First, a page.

Note: You can make the oyster filling and butter the saltines up to a day before you plan to bake the pie, but don’t assemble the whole thing till you’re ready to cook unless you want a soggy topping.
Directions: Preheat your oven to 350°F. In a medium bowl crush the saltines into small pieces. You’re not looking for crumbles or saltine sand. Instead, you want broken recognizable pieces. Pour the Parm, paprika, and 4 tablespoons melted butter over the crackers and stir to incorporate. Set aside.
In a 10- to 12-inch saute pan or skillet, melt 2 tablespoons of butter and heat till foaming. Add the leeks and 1/2 teaspoon of salt. Sweat the leeks over medium-low heat for about 10 minutes. Add the garlic and the flour and cook an additional minute. The mixture will be quite dry and will form a film over the bottom of the pan. Don’t you dare walk away from this because it’s a burned mess waiting to happen.
Stir in the tomatoes, Worcestershire, and milk. Bring it up to a boil and watch things thicken up to a paste-like consistency. Add the oysters, their liquor, the heavy cream, tarragon, parsley and remaining 1 teaspoon salt. Take the pan off the heat and mix to bring everything together. The filling should be loose with raw oysters and creamy from the incorporated roux.
Transfer the filling to a 2-quart baking dish or consider baking it right in the skillet you built it in. Top with saltines and bake in the center of your oven for 30 minutes. Serve warm.
From page 280 of Deep Run Roots: To call these tomatoes a staple in our restaurant’s kitchen is shortchanging their impact.
Infused with flavors of cocktail sauce, these tomatoes show up alongside many things that come from the sea. We also blend or chop them into sauces, use them as a garnish for bloody Marys, put them on top of deviled eggs, slice them onto pimento cheese sandwiches, and plop them on of a burger. Even the liquid by-product is distinctive when used as a marinate for shrimp or as a base for vinaigrettes.
Let the tomatoes cure for one week before you use them and make sure they are completely submerged in the liquid. Kept that way, refrigerated, they’ll last for up to three month.
5 pounds of Roma or other firm, meaty tomatoes, quartered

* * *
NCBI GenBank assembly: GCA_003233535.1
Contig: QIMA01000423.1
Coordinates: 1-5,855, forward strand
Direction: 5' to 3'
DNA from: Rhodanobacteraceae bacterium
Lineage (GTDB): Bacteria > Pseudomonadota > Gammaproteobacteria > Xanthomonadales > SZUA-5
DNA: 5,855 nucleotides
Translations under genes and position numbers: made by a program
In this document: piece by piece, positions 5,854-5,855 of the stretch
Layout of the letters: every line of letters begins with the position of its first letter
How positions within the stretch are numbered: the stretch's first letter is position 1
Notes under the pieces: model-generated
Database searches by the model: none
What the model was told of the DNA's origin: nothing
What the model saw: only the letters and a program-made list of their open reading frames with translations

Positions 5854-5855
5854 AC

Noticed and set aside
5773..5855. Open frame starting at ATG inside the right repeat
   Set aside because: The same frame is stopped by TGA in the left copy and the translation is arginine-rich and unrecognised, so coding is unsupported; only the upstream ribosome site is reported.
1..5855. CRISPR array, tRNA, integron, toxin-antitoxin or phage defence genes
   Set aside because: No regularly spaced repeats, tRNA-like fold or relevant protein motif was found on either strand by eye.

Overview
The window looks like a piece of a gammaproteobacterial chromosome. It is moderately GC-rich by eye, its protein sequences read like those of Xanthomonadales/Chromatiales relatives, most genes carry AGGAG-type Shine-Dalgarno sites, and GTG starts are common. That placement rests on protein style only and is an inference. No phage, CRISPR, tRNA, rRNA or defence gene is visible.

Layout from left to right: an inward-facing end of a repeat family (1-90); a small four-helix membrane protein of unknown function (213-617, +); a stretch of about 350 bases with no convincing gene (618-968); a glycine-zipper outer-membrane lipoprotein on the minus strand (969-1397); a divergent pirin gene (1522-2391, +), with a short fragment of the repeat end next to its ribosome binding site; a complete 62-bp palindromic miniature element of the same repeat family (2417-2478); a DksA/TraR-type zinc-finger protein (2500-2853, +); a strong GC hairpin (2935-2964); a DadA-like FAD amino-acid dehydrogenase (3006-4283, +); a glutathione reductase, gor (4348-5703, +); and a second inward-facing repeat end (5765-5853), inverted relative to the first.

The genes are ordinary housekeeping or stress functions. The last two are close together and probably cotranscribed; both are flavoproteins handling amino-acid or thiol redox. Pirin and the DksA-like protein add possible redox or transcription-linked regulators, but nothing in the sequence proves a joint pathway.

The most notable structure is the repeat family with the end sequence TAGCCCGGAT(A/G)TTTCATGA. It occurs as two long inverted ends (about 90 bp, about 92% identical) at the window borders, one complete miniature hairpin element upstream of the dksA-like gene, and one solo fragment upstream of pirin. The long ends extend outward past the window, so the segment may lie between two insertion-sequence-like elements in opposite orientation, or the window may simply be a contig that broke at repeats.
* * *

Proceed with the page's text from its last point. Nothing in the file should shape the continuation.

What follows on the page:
1 bunch scallions, white and green parts, sliced thin
4 jalapeños, sliced thin
Zest of 3 lemons, removed with a vegetable peeler
1 cup lemon juice
1 cup white wine vinegar
1/2 cup prepared horseradish
1/3 cup Worcestershire sauces
2 tablespoons salt
2/3 cup granulated sugar
1/3 cup molasses
2 cups extra-virgin olive oil
1/3 cup chopped garlic
2 tablespoons ground coriander
2 tablespoons ground cumin
1 tablespoon ground celery seeds
1 tablespoon cayenne
Directions: Place the quartered tomatoes in a 6- to 8-quart glass or heatproof plastic container and set aside. Bring the remaining ingredients up to a bare boil in a 4-quart saucepan or Dutch oven. Carefully pour the hot liquid over the tomatoes. Let them cool at room temperature overnight. Then transfer them, covered, to the refrigerator and let them cure for a minimum of 1 week before using.
3: baked peas
From page 160 of Deep Run Roots: This marries America’s tradition of sweet tomatoey baked beans with a depth of flavor and texture you don’t expect. Instead of a side for hot dogs and hamburgers, these beans make more sense next to the Day-at-the-Beach Pork Picnic (page 455) or Spice-Rubbed Flank Steak with Cucumber and Charred Onion Relish (page 252). They’re a great choice for summertime entertaining if you put the dish together the day before and bake it off just before the party starts.
1/2 cup extra-virgin olive oil, divided
2 medium yellow onions, halved and sliced 1/4-inch thick with the grain
1/2 teaspoon salt
9 cloves of garlic, sliced thin
3 cups cherry or grape tomatoes
3 cups Stewed Fresh Butterbeans (page 153 and below) with 1 cup reserved cooking liquid
2 roasted red bell peppers, peeled, seeded and cut into 1/2-inch dice
1/4 cup green olives, halved (optional)
2 tablespoons dark brown sugar
2 tablespoons sherry vinegar
1 tablespoon oregano, chopped
1 teaspoon rosemary, chopped